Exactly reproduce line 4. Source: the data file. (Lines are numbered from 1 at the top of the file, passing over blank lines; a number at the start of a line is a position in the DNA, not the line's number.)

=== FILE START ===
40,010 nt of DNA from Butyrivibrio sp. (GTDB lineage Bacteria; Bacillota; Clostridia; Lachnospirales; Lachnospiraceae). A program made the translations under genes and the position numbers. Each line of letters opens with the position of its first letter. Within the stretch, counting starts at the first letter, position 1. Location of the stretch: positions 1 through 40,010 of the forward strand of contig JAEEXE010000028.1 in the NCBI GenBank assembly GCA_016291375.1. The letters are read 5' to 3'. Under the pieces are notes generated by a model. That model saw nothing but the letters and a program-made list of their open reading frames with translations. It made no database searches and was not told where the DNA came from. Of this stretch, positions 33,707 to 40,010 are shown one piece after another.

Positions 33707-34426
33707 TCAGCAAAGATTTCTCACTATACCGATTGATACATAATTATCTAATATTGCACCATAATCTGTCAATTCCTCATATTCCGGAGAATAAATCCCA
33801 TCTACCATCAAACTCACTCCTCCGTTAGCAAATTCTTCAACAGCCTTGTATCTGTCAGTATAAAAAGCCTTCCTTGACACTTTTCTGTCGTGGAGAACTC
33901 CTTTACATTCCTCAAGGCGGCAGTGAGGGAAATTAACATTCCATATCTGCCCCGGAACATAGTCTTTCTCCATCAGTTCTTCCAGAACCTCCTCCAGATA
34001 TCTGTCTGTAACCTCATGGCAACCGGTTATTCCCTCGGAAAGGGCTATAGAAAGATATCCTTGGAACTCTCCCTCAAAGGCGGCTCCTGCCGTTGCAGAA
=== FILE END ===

33801 TCTACCATCAAACTCACTCCTCCGTTAGCAAATTCTTCAACAGCCTTGTATCTGTCAGTATAAAAAGCCTTCCTTGACACTTTTCTGTCGTGGAGAACTC